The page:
No matter what type of stress we are faced with, our bodies react via the same mechanism. As athletes, we are spending a good portion of our time putting stressors on our bodies for a desired performance outcome. While this type of stress is planned for and something that we are aiming to make adaptations from, it is a stress, nonetheless. The goal of this article is to help us learn how to minimize stress where we can and support our bodies using nutrition so we can cope with our training load and reach our goals without injury, fatigue, or eventual performance decline.
Both acute and chronic stressors cause the “fight-or-flight” response. During this response, hormones are released that result in pumping blood and oxygen quickly to our cells, increasing our heart rate and mental alertness. If this stress continues, the adrenal glands release cortisol, which stimulates the release of glucose into the blood, increases the brain’s use of glucose for energy and slows other body systems such as digestion to allow the body to focus on the stress response. This is not good as poor digestion can make us feel unwell and this in turn can be a source of stress.
These hormones do not return to normal levels until the stress passes. If the stress remains, there is a cascade effect that can lead to inflammation and cellular damage. With acute stress, the effect is brief and hormone levels will gradually return to normal. With chronic stress, hormone levels are consistently increased; this can result in many undesirable health outcomes such as:
- Digestive dysregulation
- Weight gain, especially visceral fat deposition
- Immune system disfunction
- Skin conditions
- Muscular pain
- Sleep disruption
- Anxiety and depression
Chronic stress can also impact the body’s use of calories and nutrients as stress creates higher demand for nutrients. Failing to eat a balanced diet can result in nutrient deficiency, which in itself is stressful. This creates a chain reaction that continues the chronic stress response that can result in the above heath issues. Stress can also induce eating behaviors that result in other health problems down the road. When we experience chronic stress, we may:
- crave comforting foods such as highly processed snacks or sweets, which are high in fat and calories but low in nutrients.
- feel too overwhelmed to prepare balanced meals.
- skip or forget to eat meals.
- use stimulants to increase energy such as with caffeine or high-calorie snack foods.
- have increased appetite due to leptin and ghrelin hormone imbalance from poor sleep quality and increased visceral fat deposition.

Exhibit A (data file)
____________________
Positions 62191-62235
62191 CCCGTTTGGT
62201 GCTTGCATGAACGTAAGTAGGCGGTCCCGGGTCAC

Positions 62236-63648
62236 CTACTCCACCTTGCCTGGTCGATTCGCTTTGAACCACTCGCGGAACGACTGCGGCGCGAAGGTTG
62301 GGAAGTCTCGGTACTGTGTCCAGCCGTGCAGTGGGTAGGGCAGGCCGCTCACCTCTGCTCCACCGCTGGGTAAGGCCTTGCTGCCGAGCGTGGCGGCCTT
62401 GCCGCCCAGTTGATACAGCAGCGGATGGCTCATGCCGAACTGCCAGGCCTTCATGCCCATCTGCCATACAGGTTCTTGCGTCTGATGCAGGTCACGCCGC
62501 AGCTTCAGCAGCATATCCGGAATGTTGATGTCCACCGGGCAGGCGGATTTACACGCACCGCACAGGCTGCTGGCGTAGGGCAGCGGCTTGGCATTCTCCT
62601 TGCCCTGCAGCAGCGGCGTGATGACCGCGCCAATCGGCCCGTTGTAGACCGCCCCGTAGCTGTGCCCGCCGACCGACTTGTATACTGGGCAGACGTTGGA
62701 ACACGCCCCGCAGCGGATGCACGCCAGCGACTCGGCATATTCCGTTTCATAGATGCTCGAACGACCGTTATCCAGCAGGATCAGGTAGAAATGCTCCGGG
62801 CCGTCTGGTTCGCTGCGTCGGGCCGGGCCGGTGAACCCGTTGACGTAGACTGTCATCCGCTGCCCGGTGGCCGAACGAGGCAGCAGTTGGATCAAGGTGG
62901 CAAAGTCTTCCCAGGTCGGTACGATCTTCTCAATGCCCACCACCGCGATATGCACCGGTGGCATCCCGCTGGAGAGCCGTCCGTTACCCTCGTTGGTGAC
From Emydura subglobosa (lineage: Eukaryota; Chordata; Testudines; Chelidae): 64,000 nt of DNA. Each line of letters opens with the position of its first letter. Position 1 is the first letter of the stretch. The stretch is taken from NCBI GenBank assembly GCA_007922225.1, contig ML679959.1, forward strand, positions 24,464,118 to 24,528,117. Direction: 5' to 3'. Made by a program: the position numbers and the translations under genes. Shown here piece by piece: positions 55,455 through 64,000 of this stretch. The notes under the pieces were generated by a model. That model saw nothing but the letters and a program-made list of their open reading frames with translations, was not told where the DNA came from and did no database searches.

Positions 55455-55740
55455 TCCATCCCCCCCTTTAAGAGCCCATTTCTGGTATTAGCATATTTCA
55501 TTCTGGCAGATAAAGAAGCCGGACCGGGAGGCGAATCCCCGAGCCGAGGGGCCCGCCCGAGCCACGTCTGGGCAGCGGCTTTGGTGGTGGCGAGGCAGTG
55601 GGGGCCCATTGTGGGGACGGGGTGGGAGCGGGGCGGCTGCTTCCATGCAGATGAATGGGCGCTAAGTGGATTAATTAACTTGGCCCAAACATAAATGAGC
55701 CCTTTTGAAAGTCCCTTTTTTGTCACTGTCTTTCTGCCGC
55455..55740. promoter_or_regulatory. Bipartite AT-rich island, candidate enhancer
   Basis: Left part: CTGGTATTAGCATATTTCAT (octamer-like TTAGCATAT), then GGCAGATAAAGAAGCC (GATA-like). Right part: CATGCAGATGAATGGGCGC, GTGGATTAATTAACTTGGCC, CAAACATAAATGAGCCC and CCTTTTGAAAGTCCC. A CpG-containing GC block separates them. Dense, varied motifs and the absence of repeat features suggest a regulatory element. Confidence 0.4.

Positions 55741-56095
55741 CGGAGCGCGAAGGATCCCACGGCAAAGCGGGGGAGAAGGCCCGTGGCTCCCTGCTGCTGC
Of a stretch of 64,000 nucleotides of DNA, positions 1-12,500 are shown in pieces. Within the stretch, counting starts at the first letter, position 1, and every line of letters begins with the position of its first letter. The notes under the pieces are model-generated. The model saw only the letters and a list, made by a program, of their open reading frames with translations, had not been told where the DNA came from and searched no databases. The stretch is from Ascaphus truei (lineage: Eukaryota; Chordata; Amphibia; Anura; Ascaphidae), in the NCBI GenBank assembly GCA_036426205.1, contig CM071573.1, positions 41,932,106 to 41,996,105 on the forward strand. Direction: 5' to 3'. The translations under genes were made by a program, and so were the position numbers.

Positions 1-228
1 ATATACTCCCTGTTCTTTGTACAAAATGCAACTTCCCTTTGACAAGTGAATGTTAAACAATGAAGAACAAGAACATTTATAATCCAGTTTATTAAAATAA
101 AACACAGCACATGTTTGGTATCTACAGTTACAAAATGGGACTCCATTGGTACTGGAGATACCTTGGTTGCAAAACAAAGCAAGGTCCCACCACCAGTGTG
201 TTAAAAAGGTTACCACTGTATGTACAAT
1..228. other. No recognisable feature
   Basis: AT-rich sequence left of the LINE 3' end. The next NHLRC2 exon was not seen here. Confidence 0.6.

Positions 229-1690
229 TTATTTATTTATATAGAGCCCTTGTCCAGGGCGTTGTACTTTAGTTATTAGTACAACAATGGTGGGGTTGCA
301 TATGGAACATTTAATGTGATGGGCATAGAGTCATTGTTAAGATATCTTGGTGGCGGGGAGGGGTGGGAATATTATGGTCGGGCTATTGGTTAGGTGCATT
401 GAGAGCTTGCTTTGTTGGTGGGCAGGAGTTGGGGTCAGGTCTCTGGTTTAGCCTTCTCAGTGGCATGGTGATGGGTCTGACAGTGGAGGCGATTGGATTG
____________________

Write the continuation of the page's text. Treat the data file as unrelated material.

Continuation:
- make poor nutritional choices that further increase stress physiologically and mentally.
Here are some strategies on how to use nutrition to manage stress. Take your time implementing these strategies; the goal is not to increase your stress level trying to reduce stress. I suggest you pick one or two options to start with, get comfortable with them and then add another to your routine. After a few weeks, they will become a habit and you will feel like you are in control of supporting your body and reaching your performance goals.
Eat Regularly to Balance Your Blood Sugar
Fluctuation in your blood sugar is a stressful situation for your body. When we consume carbohydrates there is an increase in your blood sugar (glucose), initiating an insulin response to unlock the door to your cells, so that glucose can go into the cells, and out of the bloodstream. This process helps to bring your blood sugar levels back down to a normal range and provides the necessary energy for our cells to function.
Eating too many processed carbohydrates, when not participating in an athletic endeavour, or not in combination with protein and fats, stresses this process. Our body becomes resistant to this insulin response, which means that insulin is no longer able to unlock your cell doors, resulting in insulin resistance. As you become insulin resistant it becomes more and more difficult for the body to burn body fat, and easier and easier for you to gain weight, and this is stressful.
At the end of day, the simplest way to start balancing your blood sugar is to focus on whole foods. Whole foods are loaded with fibre, nutrients, proteins and fats. Ensure that all of your meals and snacks (when not participating in an activity) contain protein, unrefined carbohydrates and fats and eat smaller portions multiple times a day to keep your energy consistent and so you are not trying to process large meals at once.
Meal and Snack Prep
Knowing that it can be hard to make good meal and snack decisions when we are stressed and that is likely that we will crave refined carbohydrates, sugary and fatty items, it’s important to be prepared. When preparing your balanced meals, make extra servings and freeze them so you have them handy for those tough times. Have healthy snacks ready to go in your fridge so that it is just as easy to grab some veggies and hummus as it is to grab a handful of chips.
Include Adequate Protein in Each Meal
As athletes it is especially important to increase our protein intake. Ideally increase your protein intake to 1.2 to 1.5g per kilogram of bodyweight daily depending on your activity level. The more active you are, the more protein you should consume. The extra protein is needed to maintain muscle mass and strength, preserve bone mass, and prevent skeletal degeneration. Spread protein intake over three meals and snacks to improve the way your body absorbs and uses this nutrient.